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Tuesday

Why Working Moms Are Upset About Hillary Clinton’s Loss

Official portrait of Secretary of State Hillar...
Official portrait of Secretary of State Hillary Rodham Clinton. (Photo credit: Wikipedia)

Last week, Hillary Clinton spoke at a gathering in Washington, DC for the Children’s Defense Fund.  She looked weary and forlorn and she said articulated how many working moms have been feeling. She said, “There have been a few times this past week when all I wanted to do was just to curl up with a good book… and never leave the house again.” When I heard a clip from her speech, I decided to write one post describing why I believe her presidential loss was so hard for so many working moms, beyond the fact that our country elected an incredibly divisive candidate who spouted exclusionary statements during his campaign.
Let me be clear, I supported Hillary. I made small donations to Hillary's campaign, I voted for her, and I even worked the polls on Election Day as part of a statewide Election Protection Effort. I was assigned by the Hillary Clinton campaign, but my work was non-partisan. I worked for fourteen hours that day to protect citizens’ right to vote. I did it because it matters to me and I believe that constitutional rights should be preserved.

However, I did not support Hillary Clinton’s candidacy in the same I did for Barack Obama’s first run.
In 2008, I knocked on doors, even in sketchy neighborhoods, I made calls, I stuffed envelopes, the night before the election into the wee hours of the morning even though I would be at the polls for election protection the following day,  I was putting maps together for people working the ground game for Get Out the Vote (GOTV).

I was boiling over with excitement for Barack Obama and the possibilities his candidacy represented. And for Hillary, I was lukewarm. And my feelings can’t be reduced to some ridiculous notion that I was more loyal to my race than my gender. President Obama captured my heart in a a way she never did. Also, I had some old wounds from things the Clintons did in the 2008 campaign that weren’t quite healed. I also had some misgivings about having the exact same first family in the White House.  
That said, I voted for Hillary in the primary and did so on Election Day. She did not need to capture my heart in order to earn my vote. Hillary earned my vote because she was the most qualified candidate. And her vision of American included me and people like me. I also admired her hustle and commitment. She has never given up--not on practicing law in a discriminatory environment, not on her marriage, and not on this country. Also, whether you like her or not, she is smart, tough as nails, and had a wealth of experience for the office. I thought that the majority of the voters would have seen that and that she would have won.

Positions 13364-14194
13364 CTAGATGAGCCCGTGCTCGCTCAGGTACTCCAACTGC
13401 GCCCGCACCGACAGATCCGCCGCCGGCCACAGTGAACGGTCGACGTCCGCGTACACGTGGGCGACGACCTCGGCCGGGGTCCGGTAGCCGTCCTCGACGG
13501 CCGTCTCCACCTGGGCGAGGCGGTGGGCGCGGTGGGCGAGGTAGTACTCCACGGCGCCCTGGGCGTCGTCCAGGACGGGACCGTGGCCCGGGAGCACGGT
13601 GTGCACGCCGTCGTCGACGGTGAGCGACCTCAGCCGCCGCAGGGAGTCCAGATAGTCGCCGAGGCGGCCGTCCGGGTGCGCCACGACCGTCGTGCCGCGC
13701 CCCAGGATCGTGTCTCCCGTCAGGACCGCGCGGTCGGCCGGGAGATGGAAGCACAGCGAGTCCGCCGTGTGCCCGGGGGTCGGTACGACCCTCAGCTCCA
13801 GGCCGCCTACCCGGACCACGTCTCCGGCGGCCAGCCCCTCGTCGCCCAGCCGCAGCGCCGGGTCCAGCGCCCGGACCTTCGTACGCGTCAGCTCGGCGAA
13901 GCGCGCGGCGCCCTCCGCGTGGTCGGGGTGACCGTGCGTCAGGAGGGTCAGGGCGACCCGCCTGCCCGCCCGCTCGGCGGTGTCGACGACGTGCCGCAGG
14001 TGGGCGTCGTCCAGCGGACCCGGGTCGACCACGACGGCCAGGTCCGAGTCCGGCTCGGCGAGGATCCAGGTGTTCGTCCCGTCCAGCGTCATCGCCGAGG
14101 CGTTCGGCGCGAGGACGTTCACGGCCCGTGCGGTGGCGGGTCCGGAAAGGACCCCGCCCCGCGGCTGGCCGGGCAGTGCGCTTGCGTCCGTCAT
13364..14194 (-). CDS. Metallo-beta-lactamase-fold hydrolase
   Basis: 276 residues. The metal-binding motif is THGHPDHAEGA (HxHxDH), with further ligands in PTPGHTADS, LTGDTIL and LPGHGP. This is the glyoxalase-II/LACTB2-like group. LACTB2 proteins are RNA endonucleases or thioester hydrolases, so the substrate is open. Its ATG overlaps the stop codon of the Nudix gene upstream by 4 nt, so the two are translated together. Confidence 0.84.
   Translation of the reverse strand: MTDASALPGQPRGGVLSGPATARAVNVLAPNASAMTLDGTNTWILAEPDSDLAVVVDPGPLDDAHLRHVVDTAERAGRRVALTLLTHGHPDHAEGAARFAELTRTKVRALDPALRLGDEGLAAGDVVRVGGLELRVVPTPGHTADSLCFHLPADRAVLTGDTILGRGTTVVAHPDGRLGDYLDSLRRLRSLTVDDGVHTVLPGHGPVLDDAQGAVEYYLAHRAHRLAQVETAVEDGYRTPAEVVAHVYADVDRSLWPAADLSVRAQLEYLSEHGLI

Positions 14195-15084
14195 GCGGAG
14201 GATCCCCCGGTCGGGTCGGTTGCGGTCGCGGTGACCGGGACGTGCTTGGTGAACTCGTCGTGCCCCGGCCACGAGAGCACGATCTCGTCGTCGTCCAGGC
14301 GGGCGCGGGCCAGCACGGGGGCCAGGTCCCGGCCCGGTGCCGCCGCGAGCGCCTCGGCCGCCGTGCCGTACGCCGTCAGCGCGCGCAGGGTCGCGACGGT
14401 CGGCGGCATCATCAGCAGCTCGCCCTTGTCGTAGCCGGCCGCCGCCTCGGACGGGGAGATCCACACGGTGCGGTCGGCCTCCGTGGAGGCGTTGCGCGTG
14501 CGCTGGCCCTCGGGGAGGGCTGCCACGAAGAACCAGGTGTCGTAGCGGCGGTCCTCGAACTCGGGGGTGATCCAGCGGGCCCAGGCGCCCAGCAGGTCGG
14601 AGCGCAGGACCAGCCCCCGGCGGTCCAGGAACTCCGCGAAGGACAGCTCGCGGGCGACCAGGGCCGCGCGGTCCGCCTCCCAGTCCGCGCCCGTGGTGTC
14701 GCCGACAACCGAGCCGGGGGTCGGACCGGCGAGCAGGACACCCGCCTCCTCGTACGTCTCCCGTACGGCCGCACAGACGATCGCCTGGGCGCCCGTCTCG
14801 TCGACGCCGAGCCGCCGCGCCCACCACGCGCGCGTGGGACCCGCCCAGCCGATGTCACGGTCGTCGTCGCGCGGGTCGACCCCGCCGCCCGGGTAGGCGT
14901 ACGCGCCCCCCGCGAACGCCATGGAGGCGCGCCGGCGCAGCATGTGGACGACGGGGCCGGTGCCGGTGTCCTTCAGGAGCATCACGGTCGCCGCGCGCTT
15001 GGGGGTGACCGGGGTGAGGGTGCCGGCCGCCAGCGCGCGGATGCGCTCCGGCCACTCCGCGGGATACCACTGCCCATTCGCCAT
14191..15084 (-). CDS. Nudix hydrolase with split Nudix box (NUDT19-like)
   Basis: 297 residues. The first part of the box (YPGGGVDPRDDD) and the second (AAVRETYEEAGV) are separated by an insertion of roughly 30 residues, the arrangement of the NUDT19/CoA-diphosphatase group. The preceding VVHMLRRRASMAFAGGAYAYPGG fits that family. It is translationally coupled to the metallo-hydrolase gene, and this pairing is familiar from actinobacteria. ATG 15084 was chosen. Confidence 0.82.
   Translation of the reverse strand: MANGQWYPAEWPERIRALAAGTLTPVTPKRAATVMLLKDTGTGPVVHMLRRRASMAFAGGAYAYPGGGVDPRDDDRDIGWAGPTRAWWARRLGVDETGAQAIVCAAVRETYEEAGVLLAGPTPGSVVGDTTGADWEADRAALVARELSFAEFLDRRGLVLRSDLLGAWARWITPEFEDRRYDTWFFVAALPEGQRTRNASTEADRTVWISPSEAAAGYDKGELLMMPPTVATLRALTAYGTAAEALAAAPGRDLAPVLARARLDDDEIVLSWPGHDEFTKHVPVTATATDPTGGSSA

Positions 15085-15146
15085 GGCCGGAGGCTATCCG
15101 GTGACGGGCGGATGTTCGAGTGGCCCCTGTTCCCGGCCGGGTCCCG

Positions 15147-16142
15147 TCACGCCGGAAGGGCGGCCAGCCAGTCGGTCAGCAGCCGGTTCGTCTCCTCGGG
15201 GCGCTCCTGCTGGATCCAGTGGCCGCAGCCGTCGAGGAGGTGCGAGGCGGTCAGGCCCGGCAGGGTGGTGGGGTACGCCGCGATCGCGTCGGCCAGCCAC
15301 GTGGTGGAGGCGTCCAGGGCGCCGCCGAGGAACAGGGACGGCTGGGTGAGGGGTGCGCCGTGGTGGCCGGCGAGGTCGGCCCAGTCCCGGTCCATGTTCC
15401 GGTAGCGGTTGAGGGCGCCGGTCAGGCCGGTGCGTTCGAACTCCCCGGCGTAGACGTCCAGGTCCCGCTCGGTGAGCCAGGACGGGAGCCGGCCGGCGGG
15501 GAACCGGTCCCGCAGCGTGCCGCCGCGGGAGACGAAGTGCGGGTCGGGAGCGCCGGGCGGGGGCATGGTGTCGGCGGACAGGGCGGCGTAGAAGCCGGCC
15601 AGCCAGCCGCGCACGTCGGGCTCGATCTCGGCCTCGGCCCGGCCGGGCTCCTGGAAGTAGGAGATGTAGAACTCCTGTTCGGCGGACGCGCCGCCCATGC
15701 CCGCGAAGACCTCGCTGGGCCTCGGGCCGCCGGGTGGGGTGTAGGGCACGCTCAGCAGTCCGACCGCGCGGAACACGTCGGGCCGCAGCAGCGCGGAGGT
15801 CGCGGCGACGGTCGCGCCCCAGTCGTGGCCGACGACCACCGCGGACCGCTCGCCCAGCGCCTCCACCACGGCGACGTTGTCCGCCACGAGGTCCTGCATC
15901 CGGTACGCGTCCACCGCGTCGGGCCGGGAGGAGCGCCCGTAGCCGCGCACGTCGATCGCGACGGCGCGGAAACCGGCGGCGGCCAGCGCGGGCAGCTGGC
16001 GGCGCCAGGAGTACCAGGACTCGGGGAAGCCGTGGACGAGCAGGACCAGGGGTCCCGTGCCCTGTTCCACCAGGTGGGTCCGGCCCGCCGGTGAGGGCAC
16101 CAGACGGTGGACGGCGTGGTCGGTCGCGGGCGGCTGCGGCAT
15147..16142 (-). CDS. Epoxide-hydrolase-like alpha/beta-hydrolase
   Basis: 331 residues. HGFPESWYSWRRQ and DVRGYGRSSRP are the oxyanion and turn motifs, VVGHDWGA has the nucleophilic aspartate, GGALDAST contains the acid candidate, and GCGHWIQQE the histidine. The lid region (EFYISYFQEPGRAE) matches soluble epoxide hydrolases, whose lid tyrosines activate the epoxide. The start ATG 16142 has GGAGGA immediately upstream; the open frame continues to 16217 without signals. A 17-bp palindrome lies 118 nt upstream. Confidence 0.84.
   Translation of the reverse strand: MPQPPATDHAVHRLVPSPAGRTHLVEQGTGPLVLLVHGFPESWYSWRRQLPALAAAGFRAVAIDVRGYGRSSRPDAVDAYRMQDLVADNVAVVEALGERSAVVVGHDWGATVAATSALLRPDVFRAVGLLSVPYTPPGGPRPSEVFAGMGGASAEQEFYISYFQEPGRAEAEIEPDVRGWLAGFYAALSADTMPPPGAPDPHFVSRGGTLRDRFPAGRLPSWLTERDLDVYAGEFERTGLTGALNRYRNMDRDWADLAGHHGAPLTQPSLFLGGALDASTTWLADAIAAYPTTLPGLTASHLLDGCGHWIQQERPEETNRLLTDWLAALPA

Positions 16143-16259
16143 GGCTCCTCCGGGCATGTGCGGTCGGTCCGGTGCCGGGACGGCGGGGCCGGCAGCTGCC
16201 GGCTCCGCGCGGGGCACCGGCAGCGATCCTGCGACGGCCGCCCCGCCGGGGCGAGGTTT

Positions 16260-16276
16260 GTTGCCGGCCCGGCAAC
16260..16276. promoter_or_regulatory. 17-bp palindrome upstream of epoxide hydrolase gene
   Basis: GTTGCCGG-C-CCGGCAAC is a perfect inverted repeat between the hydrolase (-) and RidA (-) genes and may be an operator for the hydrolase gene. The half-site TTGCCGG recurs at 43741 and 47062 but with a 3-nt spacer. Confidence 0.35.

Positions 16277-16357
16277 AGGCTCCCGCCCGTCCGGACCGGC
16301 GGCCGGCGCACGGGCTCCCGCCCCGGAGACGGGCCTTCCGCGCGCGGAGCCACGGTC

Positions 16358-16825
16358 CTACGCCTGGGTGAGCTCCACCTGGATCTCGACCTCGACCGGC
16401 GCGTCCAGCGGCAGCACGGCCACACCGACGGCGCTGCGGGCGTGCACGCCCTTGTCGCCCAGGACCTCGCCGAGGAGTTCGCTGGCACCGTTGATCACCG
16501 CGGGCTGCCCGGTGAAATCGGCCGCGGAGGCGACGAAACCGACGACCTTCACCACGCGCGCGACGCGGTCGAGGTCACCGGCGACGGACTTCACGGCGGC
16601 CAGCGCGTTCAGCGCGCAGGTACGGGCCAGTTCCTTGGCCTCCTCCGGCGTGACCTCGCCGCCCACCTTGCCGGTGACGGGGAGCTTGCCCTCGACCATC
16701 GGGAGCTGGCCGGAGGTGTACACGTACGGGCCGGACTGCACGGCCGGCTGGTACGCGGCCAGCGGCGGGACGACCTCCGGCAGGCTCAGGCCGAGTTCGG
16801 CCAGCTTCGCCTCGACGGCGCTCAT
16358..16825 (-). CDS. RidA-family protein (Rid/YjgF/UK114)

On Election Night I was profoundly surprised as the results were coming in. However, I was not dismayed. I just thought the election would have been closer than I anticipated. And when I learned that Mr. Trump had won the next day, I was sick. Indeed, her loss resonated with me in a way that her candidacy never did.

Many professional women suffered a sense of a very personal loss after the election results came in.

The loss felt personal and reminded me of every time I have exceeded all of the posted requirements yet still heard, "no" and I was not alone. Corporate women in general can appreciate that promotions and advancement aren't always fair. However, female lawyers have a unique perspective. And for us, her loss stung because it felt deeply personal. 

On November 9th, I attended a conference for lawyers and some women were barely containing tears, and they were Republican and Democrat. 
As one female lawyer said, "I don't know what I am going to do now. I feel like nothing I do will ever be good enough." 
Many aspects about the practice of law, especially at law firms makes the industry one of the last bastions of White male privilege. Performance is evaluated by the billable hour and ones ability to bill hours at a partnership level is as much a function of connections as it is a function of ability. Those connections are easier to obtain if you are a part of the club. Make no mistake, the "Old Boys Network is alive and well. As of 2015, 91% of the CEOs of the Fortune 500 were White Men. Let that sink for a bit. This part of the reason, I no longer practice in a law firm. Succeeding in that environment is complicated by this dual evaluation system.   


Had Hillary won, she would have shattered the glass ceiling in this country. While it would not have eliminated gender discrimination, it would have been a beacon of hope for generations of women. For now, her candidacy and the potential of young girls like my own daughter will have to fuel our hope.



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